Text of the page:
In John 2:11, it is written,

11 Jesus did this beginning of the signs in Cana of Galilee, and he manifested his glory, and his disciples believed in him.

ΙΑʹ Ταύτην ἐποίησεν τὴν ἀρχὴν τῶν σημείων ὁ Ἰησοῦς ἐν Κανὰ τῆς Γαλιλαίας καὶ ἐφανέρωσεν τὴν δόξαν αὐτοῦ καὶ ἐπίστευσαν εἰς αὐτὸν οἱ μαθηταὶ αὐτοῦ TR, 1550

What was this sign (σημεῖον) (“indication”), turning water into wine, indicative of which compelled the disciples to believe in the Lord Jesus Christ?

3 Answers 3


Although I heartily agree with the spirit of the answers already given, I think it is important to explore what John himself had in mind when he penned the words in question. When you take a look at some of the other usages of "sign" in John's gospel (and there are several), a pattern emerges. Here is a sampling:

John 2:18

The Jews then said to Him, “ What sign do You show us as your authority for doing these things?” (italics added)

John 2:23

Now when He was in Jerusalem at the Passover, during the feast, many believed in His name, observing His signs which He was doing. (italics added)

John 3:2

this man came to Jesus by night and said to Him, “ Rabbi, we know that You have come from God as a teacher; for no one can do these signs that You do unless God is with him.” (italics added)

John 4:48

So Jesus said to him, “Unless you people see signs and wonders, you simply will not believe.”

John 6:14

Therefore when the people saw the sign which He had performed, they said, “This is truly the Prophet who is to come into the world.” (italics added)

That final reference is probably the clearest. The signs were intended to confirm Jesus' identity as the Messianic Prophet, sent by God, as foretold in Deut 18 and elsewhere. (This perhaps echoes the idea found in Deut 13:1 that prophets are confirmed by both signs/wonders AND a Biblical message.)

[Note: That the people (or even the disciples) understood that He was, in fact, God incarnate is less certain. His divine identity unfolds gradually for most observers in John's gospel. Consider Thomas for example - Jn 20:28.]


Miracles are the ”works” the Father gives to the Son to do, to provide proof that His teachings, ”words” are true. The miracles convince the disciples that Jesus is to be believed. Nicodemus is clear that  no one could do the works Jesus did unless the Father was with him.

Look at soldarnal's answer at Who does Jesus refer to by the phrase “another who testifies about me” in John 5:32?


So when we get to verse 31 where Jesus claims that his testimony is not valid if he testifies about himself, it again has to do with his relationship to the Father. If the Father is not also testifying about Jesus, then Jesus' own testimony about himself is not valid. But Jesus offers here (as throughout the gospel) the fact of the works (perhaps chiefly, but not limited to, the signs) he has received from the Father (verse 36). Thus the Father testifies about the Son by giving the Son works, which the Son does.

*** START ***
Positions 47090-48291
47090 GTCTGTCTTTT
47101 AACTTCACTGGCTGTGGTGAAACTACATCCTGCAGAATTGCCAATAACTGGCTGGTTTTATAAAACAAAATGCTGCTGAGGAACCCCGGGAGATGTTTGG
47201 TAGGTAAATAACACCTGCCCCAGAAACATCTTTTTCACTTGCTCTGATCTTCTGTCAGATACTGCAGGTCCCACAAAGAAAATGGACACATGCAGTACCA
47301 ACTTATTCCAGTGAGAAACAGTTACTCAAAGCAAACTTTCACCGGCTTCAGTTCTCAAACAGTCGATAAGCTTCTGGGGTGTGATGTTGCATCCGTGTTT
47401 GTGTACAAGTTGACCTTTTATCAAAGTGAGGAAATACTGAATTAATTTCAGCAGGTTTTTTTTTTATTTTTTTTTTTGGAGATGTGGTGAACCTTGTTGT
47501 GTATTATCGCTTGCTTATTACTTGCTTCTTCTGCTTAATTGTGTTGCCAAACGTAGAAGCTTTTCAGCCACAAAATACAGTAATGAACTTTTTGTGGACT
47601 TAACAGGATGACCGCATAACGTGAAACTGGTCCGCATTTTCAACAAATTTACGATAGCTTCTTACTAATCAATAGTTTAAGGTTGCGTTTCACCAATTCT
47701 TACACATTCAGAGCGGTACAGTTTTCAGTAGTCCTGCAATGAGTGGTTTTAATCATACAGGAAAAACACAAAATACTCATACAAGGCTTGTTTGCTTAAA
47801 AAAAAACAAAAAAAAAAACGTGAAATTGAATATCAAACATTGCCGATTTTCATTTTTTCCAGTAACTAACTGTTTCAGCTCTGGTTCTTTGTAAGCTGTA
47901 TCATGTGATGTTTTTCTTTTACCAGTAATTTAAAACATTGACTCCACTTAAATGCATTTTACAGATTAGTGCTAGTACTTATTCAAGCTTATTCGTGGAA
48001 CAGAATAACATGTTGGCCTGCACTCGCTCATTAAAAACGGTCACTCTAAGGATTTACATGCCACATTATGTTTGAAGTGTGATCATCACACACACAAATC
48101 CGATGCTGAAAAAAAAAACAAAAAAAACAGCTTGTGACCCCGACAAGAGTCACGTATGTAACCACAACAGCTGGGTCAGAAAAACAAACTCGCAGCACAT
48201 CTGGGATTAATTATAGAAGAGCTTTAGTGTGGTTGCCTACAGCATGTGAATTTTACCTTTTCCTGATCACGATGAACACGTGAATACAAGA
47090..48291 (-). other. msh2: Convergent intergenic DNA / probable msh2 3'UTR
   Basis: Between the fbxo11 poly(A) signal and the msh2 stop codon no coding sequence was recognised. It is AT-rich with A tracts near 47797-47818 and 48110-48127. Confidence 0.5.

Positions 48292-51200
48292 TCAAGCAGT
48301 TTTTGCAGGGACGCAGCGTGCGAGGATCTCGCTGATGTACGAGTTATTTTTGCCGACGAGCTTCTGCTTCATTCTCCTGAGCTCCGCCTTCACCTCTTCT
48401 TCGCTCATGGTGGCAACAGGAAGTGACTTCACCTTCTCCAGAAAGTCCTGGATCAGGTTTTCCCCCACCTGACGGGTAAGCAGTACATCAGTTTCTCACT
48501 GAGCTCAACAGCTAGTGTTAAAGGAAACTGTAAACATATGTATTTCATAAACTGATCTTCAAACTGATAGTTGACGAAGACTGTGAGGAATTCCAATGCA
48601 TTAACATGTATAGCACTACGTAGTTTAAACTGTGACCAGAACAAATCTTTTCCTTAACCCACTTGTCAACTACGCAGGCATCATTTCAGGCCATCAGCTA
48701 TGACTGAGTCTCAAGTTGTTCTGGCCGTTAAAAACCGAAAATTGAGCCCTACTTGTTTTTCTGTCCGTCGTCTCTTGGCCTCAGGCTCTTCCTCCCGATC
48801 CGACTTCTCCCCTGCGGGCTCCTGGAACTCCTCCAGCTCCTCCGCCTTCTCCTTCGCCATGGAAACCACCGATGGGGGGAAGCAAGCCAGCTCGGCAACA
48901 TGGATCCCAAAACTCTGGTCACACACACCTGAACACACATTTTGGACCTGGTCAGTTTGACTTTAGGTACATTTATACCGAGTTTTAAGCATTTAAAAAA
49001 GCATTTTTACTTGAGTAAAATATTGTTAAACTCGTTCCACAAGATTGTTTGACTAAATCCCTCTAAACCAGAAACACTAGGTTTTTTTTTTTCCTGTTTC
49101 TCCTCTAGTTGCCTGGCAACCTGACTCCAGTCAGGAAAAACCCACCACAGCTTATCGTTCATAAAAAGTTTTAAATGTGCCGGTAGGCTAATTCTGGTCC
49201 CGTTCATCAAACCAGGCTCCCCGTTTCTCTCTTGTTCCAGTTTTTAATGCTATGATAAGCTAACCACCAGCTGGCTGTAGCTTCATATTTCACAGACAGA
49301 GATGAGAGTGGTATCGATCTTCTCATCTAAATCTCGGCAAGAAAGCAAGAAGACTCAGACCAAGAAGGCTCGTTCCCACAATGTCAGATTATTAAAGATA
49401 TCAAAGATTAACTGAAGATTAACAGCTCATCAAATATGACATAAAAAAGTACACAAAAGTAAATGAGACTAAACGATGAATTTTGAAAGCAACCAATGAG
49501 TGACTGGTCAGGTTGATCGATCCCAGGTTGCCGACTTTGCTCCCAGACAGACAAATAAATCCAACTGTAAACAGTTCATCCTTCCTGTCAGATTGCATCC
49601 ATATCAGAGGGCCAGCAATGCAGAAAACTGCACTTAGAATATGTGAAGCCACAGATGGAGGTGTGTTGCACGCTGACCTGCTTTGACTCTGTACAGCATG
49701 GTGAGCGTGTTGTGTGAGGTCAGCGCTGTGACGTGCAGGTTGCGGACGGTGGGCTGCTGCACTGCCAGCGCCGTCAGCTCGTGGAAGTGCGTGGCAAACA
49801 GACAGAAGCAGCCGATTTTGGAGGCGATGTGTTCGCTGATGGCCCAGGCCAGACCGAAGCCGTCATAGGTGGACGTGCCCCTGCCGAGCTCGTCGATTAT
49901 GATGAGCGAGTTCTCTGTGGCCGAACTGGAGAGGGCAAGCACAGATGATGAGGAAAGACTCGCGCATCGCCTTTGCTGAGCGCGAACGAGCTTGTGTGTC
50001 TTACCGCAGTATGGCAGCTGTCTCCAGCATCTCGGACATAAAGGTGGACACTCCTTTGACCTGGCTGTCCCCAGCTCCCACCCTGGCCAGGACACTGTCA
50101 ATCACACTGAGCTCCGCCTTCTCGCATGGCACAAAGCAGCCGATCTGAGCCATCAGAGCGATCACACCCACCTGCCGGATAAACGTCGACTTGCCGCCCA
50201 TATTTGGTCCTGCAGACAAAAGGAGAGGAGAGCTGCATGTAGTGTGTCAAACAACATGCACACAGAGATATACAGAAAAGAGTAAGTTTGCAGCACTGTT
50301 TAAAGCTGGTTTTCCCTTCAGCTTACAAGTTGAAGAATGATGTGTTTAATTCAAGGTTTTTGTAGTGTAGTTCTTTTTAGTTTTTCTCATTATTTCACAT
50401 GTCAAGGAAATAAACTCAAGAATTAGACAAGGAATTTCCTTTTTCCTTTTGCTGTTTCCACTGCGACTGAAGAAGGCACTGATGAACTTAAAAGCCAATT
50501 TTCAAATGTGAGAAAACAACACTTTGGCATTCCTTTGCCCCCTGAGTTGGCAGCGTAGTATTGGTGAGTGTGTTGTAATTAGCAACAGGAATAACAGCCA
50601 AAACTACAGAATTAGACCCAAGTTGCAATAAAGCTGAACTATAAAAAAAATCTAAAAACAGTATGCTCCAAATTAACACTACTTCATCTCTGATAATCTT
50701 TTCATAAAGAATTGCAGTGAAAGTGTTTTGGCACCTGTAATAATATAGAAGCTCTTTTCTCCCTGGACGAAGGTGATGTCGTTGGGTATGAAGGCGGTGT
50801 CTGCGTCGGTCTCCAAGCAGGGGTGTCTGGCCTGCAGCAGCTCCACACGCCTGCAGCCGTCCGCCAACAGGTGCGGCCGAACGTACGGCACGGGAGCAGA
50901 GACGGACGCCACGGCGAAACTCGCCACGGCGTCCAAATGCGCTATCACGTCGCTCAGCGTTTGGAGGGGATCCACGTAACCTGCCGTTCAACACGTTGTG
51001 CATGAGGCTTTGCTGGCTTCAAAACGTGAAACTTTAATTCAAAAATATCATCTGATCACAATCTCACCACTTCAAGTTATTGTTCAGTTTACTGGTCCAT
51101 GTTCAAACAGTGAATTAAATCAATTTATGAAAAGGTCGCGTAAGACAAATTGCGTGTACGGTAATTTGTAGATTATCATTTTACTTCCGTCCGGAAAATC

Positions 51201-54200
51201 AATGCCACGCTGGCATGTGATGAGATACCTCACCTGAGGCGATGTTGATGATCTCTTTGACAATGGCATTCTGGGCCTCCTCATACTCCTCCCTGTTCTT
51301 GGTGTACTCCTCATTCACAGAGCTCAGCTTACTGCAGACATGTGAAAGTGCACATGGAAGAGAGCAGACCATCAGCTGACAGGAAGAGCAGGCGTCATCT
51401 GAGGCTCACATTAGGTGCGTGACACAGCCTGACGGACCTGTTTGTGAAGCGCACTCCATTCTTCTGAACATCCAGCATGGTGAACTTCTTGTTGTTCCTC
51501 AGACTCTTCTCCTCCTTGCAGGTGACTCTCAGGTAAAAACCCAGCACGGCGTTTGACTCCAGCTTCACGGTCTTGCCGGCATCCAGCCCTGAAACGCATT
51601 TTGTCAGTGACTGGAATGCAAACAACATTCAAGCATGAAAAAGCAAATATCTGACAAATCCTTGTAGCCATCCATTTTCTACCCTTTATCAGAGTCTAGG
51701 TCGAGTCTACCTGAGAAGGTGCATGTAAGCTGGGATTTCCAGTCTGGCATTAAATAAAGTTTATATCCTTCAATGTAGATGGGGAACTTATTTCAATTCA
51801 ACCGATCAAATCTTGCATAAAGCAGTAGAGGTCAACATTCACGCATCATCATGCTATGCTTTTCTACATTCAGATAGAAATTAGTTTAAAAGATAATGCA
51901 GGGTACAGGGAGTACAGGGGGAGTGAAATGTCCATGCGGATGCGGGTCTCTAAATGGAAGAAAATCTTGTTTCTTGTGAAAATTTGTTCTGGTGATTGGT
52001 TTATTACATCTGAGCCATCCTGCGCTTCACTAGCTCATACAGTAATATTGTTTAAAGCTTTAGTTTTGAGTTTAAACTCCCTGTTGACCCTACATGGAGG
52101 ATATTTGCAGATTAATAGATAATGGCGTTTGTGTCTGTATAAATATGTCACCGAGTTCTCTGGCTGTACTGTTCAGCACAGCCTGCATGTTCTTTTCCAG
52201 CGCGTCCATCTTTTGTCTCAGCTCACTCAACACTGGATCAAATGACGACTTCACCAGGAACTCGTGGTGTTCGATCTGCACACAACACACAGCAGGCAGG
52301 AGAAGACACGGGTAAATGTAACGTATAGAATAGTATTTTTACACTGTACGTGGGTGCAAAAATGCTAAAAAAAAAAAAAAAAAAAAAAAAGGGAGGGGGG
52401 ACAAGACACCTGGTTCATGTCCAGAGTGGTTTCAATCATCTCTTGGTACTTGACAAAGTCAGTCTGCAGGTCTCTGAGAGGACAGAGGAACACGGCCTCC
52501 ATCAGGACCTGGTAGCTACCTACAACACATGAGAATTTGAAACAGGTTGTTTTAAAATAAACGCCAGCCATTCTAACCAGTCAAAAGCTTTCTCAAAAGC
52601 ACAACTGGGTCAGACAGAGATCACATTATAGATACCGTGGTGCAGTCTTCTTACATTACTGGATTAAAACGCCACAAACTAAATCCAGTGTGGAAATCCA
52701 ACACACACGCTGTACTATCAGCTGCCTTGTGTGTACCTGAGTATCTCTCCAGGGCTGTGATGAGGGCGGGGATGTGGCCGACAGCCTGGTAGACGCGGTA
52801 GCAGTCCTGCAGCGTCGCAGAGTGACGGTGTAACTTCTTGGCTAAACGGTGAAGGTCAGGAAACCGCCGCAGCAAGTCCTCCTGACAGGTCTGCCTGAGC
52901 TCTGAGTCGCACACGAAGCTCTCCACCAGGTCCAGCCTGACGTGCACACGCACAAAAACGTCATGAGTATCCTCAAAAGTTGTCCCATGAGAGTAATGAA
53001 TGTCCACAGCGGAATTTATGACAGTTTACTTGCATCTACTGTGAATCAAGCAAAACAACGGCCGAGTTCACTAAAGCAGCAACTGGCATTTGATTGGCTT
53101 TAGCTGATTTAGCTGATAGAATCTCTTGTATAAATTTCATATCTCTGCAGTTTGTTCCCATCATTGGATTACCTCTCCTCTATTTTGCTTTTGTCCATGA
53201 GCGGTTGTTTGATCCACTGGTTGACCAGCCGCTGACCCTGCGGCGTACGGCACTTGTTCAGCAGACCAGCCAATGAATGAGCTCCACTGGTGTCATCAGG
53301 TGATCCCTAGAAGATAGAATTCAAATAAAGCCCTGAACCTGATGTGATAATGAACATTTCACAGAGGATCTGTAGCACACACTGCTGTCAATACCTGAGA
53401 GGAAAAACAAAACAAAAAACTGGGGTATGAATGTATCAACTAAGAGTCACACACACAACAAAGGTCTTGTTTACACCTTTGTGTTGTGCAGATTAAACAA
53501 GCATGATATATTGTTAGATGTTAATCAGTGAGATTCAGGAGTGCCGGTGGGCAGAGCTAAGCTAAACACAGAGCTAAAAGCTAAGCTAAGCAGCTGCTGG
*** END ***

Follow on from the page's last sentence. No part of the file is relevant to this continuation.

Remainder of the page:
This should give us food for thought here:

Ephesians 2:10 NET For we are his workmanship, having been created in Christ Jesus for good works that God prepared beforehand so we may do them.

and here:

James 2:26 NET For just as the body without the spirit is dead, so also faith without works is dead.

  • Hmmm...well, that's an interesting thought (i.e., Eph. 2:10 and James 2:26). But "signs" are different from "works." But, I did see how you tied the "signs" into "works" in Jesus' case. Very interesting.
    – user862
    Commented Dec 16, 2012 at 2:05

Simply put the 'signs' of Christ were those miracles that manifested his divinity. They were 'pointers' to his divinity and nature of ministry acting as sign posts of authority and seals of divinity. The miracle, or sign, of changing water into wine was the first of his ministry of which there were many afterwards. His signs manifested not just the divinity but the glory of his person and ministry as meek, mild, compassionate, empathetic healer and savior who sanctified and restored all of life as a humble servant and Son of Man on a cross.

This is quite unlike most miracles in the Old Testament which were often a miraculous destruction of sinners. This was 'new wine' in a new covenant that promised better things. Right from the outset Jesus seems much different from John the Baptists, the last of the Old Testament prophets, for John, on his peculiar ministry would not even drink wine and it does not seem like his ministry would tolerate any eating or drinking at a wedding.

This 'sign' which manifested his unique glory, divinity and humble purpose was striking and naturally believed by his true disciples. It was entirely consistent with everything the gospel proclaims - God's manifested kindness and grace in Christ.

  • Are "signs" always meant to manifest one's divinity?
    – user862
    Commented Dec 16, 2012 at 17:37
  • @H3br3wHamm3r81 - No I do not think so. Possibly 'all' signs are meant to manifest the gospel, at least indirectly, which includes the divininity of Messiah as an integral part. However the signs of Messiah would seem to me as 'all directly' manifesting himself which must include his divinity. So yes, I would think so.
    – Mike
    Commented Dec 17, 2012 at 1:59

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